Many of my parishioners have told me that, even though they are stressed by the narrowing of their world, they are thankful for the blessings they enjoy even with our present limitations. We look into other homes and realize that children are raised in very different circumstances and in dramatically varied neighborhoods. Not all parents know how to bless their children. There are increased incidents of domestic abuse, deaths from overdoses and active struggles with addiction in these heavy times. There are those who lived on the edge before this crisis and now they literally don’t know where the next meal is coming from. When they learn there will be a distribution of food commodities, they line up the night before, spending the night in their car. They want to make sure they will be ahead of the other 3,000 people who line up behind them hoping for a box of food. We see desperation in the eyes of protesters crying out for a return to the way things were. On the other end of the income spectrum, there are parents who are worried that their children are falling behind in the absence of qualified teachers. Behind what, we might ask? We’re all in this together! College entrance exams are put on hold. There may be college classes ready to go in the fall but the rules for climbing the academic ladder have changed dramatically in the last six weeks. As a global community, we are living a paradigm shift that doesn’t come with a set of instructions in five different languages. We don’t know where this change is going to land us but we are haunted with the notion that things will never quite be the same again.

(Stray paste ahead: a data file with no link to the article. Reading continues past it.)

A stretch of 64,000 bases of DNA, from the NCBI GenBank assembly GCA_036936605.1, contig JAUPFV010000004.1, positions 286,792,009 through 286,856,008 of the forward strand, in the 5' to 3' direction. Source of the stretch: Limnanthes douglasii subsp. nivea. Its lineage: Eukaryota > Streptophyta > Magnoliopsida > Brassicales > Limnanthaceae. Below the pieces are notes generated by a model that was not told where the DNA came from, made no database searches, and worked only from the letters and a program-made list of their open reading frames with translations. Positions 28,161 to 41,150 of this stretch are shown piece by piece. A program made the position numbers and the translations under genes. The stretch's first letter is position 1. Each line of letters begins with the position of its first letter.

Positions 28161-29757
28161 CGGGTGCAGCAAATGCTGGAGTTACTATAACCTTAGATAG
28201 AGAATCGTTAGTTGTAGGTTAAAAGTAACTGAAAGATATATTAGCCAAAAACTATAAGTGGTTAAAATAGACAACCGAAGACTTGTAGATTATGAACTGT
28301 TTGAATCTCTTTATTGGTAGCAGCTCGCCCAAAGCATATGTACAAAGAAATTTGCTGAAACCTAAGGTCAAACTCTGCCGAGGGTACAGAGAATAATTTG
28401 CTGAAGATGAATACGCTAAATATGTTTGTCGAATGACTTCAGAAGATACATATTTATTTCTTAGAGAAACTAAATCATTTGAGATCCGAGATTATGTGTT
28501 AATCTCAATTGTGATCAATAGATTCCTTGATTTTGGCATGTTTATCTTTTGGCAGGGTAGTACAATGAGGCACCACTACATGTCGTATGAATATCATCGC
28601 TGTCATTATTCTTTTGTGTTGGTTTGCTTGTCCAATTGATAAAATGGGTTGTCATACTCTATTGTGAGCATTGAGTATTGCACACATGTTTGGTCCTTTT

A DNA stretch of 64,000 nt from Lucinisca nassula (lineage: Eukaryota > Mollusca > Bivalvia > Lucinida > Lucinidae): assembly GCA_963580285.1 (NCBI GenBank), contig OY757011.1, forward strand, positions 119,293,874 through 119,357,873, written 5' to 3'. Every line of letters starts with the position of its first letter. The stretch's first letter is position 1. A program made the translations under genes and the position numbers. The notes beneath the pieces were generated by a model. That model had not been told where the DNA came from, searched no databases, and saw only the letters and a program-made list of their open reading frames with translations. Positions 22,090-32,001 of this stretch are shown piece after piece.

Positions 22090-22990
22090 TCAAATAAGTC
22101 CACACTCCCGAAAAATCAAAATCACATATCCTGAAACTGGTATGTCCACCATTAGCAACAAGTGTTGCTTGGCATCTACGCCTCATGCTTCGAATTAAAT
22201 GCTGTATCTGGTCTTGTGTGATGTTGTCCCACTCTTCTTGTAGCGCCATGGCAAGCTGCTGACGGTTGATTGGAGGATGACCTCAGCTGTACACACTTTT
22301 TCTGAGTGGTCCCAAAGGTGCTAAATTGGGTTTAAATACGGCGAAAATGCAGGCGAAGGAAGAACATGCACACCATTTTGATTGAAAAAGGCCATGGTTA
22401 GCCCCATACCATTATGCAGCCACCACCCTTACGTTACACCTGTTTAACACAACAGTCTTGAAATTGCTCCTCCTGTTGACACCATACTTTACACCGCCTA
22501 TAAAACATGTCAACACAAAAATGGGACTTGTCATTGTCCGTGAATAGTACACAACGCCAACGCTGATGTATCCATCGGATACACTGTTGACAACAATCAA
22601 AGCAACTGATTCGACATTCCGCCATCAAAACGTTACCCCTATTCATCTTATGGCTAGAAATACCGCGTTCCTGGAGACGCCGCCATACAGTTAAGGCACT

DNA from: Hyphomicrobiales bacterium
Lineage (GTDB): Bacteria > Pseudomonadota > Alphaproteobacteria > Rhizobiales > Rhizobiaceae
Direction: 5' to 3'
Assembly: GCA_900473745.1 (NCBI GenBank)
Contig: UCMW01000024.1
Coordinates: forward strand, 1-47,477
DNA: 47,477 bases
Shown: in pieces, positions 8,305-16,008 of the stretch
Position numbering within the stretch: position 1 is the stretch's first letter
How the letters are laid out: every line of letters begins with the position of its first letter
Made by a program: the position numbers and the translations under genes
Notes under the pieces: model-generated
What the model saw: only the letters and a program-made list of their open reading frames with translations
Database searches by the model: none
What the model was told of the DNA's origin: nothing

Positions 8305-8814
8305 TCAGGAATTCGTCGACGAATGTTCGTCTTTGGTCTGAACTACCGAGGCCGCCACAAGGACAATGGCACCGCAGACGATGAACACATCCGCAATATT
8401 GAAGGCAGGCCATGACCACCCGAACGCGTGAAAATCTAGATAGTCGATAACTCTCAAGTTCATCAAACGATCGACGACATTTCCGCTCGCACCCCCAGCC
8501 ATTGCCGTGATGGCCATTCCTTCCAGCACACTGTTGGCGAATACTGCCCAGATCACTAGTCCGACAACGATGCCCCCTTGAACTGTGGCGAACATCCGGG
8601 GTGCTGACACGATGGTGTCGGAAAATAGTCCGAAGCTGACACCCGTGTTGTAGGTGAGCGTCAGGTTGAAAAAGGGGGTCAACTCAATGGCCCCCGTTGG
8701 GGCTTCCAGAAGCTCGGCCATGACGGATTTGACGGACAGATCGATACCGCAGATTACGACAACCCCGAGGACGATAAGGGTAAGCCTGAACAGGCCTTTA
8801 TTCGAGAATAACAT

Of course, there is good news in these changes as well. Smog has lifted in overpopulated cities. Penguins are given free rein in the Shedd Aquarium! Families are doing puzzles and games together. Folks have discovered the beauty of a phone conversation and we will never take a hug for granted again. Wildlife are grazing brazenly in front yards and wandering in herds through neighborhoods. We are praising the work of our teachers and can’t wait for classes to reconvene. We are looking for ways to thank our medical and emergency response workers. Our ministries are reaching more people as folks tune into our streamed worship services who might never enter a church building. In the valley of the shadow of Covid 19 death, we find that we yearn for the blessing of the Father more than ever and see gifts that come even at this difficult time.
Father Nouwen never would have imagined that one of the warmest welcomes he would receive in his impressive career would come from adults with the mental capacity of toddlers. They asked nothing of him and received everything he offered as gift. As they blessed him with loving acceptance, he grew into his calling to be a father. No matter the four walls in which we live, we are invited to make it the Father’s House. We do it for those who are in our charge and for others who never received the blessing of their father or mother. Nouwen writes, “Faith is the radical trust that home has always been there and always will be there. The somewhat stiff hands of the father rest on the prodigal’s shoulders with the everlasting divine blessing: ‘You are my Beloved, on you my favor rests.’”
How are we laying our hands on our troubled world and blessing them? How are we parting the darkness with the joy of knowing we belong to One who accepts us for who we are? How can we shape our homes, in a time of ongoing quarantine, into sacred spaces where God dwells? We still have some time to prayerfully shape our answers!